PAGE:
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Vega and Fomalhaut, are similar in terms of mass, ages, and global debris disk properties; therefore, they are often referred as "debris disk twins". We present Spitzer 10-35 um spectroscopic data centered at both stars, and identify warm, unresolved excess emission in the close vicinity of Vega for the first time. The properties of the warm excess in Vega are further characterized with ancillary photometry in the mid infrared and resolved images in the far-infrared and submillimeter wavelengths. The Vega warm excess shares many similar properties with the one found around Fomalhaut. The emission shortward of ~30 um from both warm components is well described as a blackbody emission of ~170 K. Interestingly, two other systems, eps Eri and HR 8799, also show such an unresolved warm dust using the same approach. These warm components may be analogous to the solar system's zodiacal dust cloud, but of far greater. The dust temperature and tentative detections in the submillimeter suggest the warm excess arises from dust associated with a planetesimal ring located near the water-frost line and presumably created by processes occurring at similar locations in other debris systems as well. We also review the properties of the 2 um hot excess around Vega and Fomalhaut, showing that the dust responsible for the hot excess is not spatially associated with the dust we detected in the warm belt. We suggest it may arise from hot nano grains trapped in the magnetic field of the star. Finally, the separation between the warm and cold belt is rather large with an orbital ratio >~10 in all four systems. In light of the current upper limits on the masses of planetary objects and the large gap, we discuss the possible implications for their underlying planetary architecture, and suggest that multiple, low-mass planets likely reside between the two belts in Vega and Fomalhaut.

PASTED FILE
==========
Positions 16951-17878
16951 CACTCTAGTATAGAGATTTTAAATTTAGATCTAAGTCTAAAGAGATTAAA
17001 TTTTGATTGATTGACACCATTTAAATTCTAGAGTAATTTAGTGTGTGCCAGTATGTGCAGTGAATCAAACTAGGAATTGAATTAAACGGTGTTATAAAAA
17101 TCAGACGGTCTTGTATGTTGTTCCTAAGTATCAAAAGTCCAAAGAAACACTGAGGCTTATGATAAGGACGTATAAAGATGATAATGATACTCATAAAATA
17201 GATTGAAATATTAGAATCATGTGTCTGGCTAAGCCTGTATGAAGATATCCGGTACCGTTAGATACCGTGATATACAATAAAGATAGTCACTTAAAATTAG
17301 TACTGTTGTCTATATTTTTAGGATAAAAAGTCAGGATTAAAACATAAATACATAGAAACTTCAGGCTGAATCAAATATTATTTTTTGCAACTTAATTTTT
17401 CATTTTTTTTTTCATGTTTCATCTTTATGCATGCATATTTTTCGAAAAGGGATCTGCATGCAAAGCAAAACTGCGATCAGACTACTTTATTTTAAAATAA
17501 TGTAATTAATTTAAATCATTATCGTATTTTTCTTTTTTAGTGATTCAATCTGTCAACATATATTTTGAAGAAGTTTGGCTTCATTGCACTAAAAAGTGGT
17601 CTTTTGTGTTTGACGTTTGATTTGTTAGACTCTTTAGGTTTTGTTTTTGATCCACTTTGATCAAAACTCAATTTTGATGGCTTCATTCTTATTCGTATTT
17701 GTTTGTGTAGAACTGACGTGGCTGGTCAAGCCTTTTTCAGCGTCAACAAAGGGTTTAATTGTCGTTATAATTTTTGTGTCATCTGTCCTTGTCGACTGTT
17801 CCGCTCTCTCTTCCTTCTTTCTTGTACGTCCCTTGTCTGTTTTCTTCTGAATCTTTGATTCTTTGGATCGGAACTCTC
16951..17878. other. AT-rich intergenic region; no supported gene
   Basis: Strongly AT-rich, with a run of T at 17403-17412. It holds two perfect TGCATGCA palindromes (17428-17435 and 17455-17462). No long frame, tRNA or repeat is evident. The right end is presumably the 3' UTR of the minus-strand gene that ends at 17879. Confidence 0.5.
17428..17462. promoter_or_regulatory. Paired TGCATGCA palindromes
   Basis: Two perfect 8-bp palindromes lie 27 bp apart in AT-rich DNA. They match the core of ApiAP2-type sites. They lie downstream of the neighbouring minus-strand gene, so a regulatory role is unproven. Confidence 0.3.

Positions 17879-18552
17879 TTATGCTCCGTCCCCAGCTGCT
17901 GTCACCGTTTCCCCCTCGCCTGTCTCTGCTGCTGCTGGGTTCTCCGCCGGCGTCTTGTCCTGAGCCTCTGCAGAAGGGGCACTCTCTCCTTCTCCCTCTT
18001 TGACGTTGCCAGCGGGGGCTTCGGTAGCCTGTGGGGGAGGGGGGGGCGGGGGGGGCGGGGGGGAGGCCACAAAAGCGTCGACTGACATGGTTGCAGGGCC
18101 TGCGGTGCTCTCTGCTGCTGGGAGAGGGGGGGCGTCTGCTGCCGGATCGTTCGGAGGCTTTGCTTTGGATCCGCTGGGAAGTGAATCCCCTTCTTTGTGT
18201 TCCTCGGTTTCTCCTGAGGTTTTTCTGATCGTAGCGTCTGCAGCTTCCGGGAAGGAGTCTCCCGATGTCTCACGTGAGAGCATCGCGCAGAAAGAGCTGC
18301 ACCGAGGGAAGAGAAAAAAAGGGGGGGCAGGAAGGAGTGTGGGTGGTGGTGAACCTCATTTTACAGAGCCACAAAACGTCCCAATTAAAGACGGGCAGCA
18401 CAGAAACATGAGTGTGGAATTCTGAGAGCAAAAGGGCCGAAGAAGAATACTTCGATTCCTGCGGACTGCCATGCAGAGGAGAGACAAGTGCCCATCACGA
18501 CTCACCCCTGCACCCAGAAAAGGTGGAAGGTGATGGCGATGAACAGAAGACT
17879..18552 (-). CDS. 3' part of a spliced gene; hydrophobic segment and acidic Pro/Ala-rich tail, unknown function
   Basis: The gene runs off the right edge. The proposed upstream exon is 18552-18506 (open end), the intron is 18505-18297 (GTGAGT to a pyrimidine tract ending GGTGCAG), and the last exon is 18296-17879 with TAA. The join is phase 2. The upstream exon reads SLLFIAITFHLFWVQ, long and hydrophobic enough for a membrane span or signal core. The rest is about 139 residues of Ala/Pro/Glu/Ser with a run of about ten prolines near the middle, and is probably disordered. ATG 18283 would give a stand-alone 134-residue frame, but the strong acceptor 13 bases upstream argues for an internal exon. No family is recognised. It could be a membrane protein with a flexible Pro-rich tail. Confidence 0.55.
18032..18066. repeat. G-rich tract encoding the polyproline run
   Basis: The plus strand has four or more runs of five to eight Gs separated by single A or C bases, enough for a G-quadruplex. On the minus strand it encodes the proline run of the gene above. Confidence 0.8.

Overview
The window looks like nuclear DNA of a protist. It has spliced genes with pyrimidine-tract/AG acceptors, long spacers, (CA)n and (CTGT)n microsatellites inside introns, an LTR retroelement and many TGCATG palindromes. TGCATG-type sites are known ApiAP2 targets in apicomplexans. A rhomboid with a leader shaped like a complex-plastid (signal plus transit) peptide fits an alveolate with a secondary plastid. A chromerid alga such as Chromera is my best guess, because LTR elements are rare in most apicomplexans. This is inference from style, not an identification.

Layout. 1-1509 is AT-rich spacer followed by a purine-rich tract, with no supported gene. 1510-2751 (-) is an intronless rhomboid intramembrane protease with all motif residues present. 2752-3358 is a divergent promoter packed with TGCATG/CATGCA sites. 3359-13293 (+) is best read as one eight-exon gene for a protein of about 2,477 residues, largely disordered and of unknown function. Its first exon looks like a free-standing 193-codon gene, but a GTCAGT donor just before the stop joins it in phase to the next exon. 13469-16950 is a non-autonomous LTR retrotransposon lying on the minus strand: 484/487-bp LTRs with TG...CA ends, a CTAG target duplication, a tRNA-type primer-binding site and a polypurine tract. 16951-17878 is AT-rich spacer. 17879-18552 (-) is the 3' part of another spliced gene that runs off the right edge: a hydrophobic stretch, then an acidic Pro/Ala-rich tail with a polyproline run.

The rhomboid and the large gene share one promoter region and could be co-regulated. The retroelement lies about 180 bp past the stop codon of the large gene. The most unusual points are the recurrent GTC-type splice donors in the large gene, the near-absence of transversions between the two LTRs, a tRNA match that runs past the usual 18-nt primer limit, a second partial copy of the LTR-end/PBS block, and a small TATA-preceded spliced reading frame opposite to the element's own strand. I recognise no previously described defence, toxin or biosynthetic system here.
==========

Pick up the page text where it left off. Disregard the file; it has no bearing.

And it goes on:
Bibliographical note14 pages, accepted for publication in ApJ
- infrared circumstellar matter
- planetary systems